Coleraine: Man charged with Mark Lamont murder granted 'draconian' bail
A window cleaner charged with murdering a man has been granted bail under conditions described by the judge as "draconian".
Mark Lamont, 54, died after being attacked last month in Coleraine.
Richard Dalzell, 35, of Whinpark Road, Newtownards, denies murder and said he acted in self-defence.
The accused is banned from entering the Causeway Coast and Glens council area among other conditions.
The court heard that before the alleged attack Mr Dalzell was disturbed by Mr Lamont while he was having sex.
The court was told that Mr Dalzell had spent the day leading up to the alleged incident drinking with a woman at the Forge Bar in Coleraine.
Prosecution lawyers said they left after an altercation with three men, including Mr Lamont and an ex-partner of the woman.
It is claimed shortly that after they returned to the woman's home, three hooded men, one of whom was Mr Lamont, entered the house.
The court was told they found the accused and the woman having sex.
The three men left after a controntation with Mr Dalzell, but, according to the prosecution, Mr Lamont was subjected to a serious assault when he returned to the house.
The court heard that a witness described a well-built man jumping on Mr Lamont's head.
"She described the male as putting a lot of effort into this so he could really hurt Mr Lamont," the court heard.
The court was also told that forensic tests showed footwear marks on the dead man's head and clothing.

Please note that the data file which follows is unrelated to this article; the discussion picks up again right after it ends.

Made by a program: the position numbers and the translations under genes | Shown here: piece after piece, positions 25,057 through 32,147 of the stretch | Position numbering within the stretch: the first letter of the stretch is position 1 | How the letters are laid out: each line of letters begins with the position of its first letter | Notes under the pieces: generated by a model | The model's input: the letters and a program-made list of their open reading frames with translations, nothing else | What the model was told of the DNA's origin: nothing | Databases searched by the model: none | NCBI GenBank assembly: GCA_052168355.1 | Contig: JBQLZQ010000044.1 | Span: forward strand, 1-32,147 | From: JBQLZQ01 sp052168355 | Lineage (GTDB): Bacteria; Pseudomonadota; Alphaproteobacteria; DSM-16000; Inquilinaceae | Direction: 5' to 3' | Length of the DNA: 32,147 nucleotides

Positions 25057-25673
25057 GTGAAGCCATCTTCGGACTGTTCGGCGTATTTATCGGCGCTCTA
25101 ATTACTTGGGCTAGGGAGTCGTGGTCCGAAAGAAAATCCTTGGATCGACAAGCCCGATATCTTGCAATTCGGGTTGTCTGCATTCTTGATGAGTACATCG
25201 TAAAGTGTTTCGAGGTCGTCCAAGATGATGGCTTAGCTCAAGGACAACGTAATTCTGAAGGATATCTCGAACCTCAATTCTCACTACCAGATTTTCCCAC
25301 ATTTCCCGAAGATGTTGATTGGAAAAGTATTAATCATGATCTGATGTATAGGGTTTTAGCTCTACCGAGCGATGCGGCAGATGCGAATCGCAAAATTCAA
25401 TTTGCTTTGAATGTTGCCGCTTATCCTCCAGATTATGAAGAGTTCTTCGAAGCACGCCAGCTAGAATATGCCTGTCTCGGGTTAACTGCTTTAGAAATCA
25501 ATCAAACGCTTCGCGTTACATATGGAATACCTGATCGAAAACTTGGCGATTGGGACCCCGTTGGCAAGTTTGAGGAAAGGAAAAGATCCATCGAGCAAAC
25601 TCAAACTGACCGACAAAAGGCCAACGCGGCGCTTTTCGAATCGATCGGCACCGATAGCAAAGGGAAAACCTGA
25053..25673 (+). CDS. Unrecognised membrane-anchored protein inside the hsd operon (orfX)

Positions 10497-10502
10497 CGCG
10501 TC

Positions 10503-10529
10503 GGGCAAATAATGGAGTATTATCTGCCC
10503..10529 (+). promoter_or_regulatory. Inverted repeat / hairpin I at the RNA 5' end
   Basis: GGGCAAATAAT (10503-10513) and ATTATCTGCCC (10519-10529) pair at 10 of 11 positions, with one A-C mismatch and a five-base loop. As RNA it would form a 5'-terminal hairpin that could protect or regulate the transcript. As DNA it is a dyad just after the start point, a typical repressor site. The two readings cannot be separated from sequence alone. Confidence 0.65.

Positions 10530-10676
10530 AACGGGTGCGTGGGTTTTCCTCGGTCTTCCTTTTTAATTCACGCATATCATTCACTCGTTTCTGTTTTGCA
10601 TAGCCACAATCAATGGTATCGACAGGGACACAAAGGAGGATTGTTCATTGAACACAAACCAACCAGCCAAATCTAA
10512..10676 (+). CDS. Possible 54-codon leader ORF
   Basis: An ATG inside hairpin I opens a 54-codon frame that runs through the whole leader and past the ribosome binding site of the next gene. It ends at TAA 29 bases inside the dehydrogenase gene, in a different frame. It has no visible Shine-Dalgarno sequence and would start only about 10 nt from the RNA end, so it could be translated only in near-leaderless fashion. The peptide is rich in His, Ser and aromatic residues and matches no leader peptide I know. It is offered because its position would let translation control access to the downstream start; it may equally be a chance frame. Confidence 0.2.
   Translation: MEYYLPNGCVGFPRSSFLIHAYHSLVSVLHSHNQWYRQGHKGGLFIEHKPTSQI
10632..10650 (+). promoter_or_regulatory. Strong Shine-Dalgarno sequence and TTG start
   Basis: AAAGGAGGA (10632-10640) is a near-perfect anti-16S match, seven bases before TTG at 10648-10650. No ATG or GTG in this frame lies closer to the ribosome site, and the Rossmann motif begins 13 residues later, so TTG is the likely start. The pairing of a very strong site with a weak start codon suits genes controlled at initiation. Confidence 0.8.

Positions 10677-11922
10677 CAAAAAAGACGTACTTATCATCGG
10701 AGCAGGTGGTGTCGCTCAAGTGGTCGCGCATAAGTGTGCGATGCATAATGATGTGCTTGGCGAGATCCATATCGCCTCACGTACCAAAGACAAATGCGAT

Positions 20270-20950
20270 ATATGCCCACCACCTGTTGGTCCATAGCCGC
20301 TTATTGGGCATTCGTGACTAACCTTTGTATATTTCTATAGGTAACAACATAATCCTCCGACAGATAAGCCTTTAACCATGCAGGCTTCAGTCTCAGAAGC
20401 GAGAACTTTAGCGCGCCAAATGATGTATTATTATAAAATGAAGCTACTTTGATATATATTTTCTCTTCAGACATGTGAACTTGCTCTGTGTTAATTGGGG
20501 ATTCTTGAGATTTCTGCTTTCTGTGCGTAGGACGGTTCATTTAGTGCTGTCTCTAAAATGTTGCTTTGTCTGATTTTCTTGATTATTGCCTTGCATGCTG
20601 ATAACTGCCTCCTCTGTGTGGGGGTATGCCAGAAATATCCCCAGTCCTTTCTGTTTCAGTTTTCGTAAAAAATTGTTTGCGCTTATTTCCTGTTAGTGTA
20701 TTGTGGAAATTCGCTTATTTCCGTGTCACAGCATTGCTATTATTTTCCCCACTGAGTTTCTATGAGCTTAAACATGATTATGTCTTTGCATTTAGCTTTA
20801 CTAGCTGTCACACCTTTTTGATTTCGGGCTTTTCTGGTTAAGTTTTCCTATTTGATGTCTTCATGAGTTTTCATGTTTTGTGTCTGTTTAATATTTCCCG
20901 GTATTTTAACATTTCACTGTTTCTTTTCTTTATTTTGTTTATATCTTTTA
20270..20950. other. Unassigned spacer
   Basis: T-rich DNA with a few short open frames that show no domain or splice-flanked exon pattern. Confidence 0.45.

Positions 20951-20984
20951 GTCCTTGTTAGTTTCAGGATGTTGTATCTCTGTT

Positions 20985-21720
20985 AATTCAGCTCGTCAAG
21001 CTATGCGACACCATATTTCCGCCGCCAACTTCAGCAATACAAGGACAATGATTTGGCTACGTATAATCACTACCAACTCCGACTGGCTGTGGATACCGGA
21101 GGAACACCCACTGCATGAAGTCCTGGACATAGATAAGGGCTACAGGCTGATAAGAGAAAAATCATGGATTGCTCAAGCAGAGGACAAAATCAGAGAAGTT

The accused is alleged to have fled the scene and was later arrested at a police station.
During interviews, he recalled punching and wrestling Mr Lamont but could not remember any stamping.
The court heard that Mr Dalzell described it as a fight where "you do these things in the heat of the moment".
"He was breathing and trying to get up. I was doing what I was doing to keep him down," he is reported to have told police.
"I won, got the better of him. We had a fight, he lost."
He claimed he then had driven home in a panic.
Prosecution lawyers opposed bail and said Mr Dalzell could have gotten rid of important evidence before handing himself in to police.
Phones were allegedly disposed of while shoes worn by the accused at the time of the alleged incident have not been recovered.
Defence lawyers told the court that a second autopsy had found no footwear marks on the victim's head or face.
He also said conflicting witness accounts posed a problem for the prosecution while Mr Dalzell had given police a full and frank account of acting in self-defence.
Mr Dalzell's lawyers also claimed he was threatened and told he would be "cut up" during the incident.
The judge ordered the accused to put up £2,000 cash surety, surrender his passport and abide by a curfew and electronic monitoring.
He is also banned from contacting witnesses as well as entering the entire Causeway council area.